It’s Time to Address “Christian Privilege”

The Huffpo article linked below, from Ryan Bell, is almost two years old but I ran across it today while doing research into the concept of Christian Privilege. Since reading the article in my local newspaper that I shared here a few days ago, I’ve been thinking a lot about the various “Privilege” issues that continue to plague America, and I’m motivated to be more active in doing my part to address them. And I feel strongly that my life experiences, education, and circumstances make me someone who can address and actively pursue how Christian Privilege affects our public life in America. Although my experiences are not entirely parallel to Bell’s, in this article he expresses a lot of things with which I deeply resonate. So I share this article here as a marker – a starting point on my journey to try to stand up and get involved in something I feel is deeply important to our future as American humans.

So, here we go.

Please, Let’s Not Start With the #NotAllChristians Foolishness : a Huffington Post Article by Ryan J. Bell.

 

Obfuscation in the Name of Jesus is Still Pretty Much Lying

Every week in our local newspaper, this guy – and ONLY this guy – gets to fill an entire above-the-fold half of one page with his particular view of Christianity. Nobody else – no other pastors, or theologians, or people of other faiths, or even people of other points of view within Christianity, gets to share this space. This is the man that the editorial folks of the Oldham Era – the county just to the east of Louisville – believe best represents “A Religious Point of View”.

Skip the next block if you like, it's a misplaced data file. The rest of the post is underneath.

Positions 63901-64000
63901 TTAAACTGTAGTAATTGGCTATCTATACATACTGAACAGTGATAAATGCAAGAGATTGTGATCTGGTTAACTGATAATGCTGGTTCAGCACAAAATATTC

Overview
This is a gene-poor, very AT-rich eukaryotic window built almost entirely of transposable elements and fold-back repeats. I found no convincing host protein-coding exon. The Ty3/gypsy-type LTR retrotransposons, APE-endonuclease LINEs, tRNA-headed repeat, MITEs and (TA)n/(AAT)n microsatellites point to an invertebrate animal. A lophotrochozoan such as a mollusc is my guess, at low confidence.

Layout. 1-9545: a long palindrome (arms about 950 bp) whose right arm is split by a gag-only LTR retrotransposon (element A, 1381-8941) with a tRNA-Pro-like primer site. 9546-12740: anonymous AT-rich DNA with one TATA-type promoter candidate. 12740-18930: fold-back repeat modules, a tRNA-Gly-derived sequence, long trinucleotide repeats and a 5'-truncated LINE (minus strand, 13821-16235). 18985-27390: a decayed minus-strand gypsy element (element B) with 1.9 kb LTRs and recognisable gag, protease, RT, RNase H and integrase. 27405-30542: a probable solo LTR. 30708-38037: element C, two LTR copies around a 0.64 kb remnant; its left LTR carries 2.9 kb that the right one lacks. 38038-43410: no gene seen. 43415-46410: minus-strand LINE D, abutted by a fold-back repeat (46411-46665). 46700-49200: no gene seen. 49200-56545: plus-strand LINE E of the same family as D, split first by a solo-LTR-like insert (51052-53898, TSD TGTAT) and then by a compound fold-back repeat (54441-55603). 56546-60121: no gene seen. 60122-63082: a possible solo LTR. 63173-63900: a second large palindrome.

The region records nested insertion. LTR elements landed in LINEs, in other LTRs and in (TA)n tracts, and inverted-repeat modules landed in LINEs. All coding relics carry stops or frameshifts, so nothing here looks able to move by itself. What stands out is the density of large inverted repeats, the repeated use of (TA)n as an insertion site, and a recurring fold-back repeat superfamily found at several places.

And this week, he took his always Evangelical-Conservative point of view to a whole new level. This week, he boldly and confidently lied in the name of Jesus. If you click on and enlarge the image, you can probably read the whole thing. But I want to especially highlight the part that is pull-quoted at the bottom, where Early asserts that “there is no scientific fact that is inconsistent with the Bible.”

I accept that people ought to be able to express their beliefs. I accept that a county newspaper can have a “Religion” page and allow whomever they choose to write it. I don’t like the fact that in this case it is always a White Evangelical Christian man doing the writing, but I accept the paper’s right to do so.

But a person who spouts blatant and easily-refutable lies in a newspaper article ought to be held to account for it. Even if – no, ESPECIALLY if – it is a lie in the name of God.

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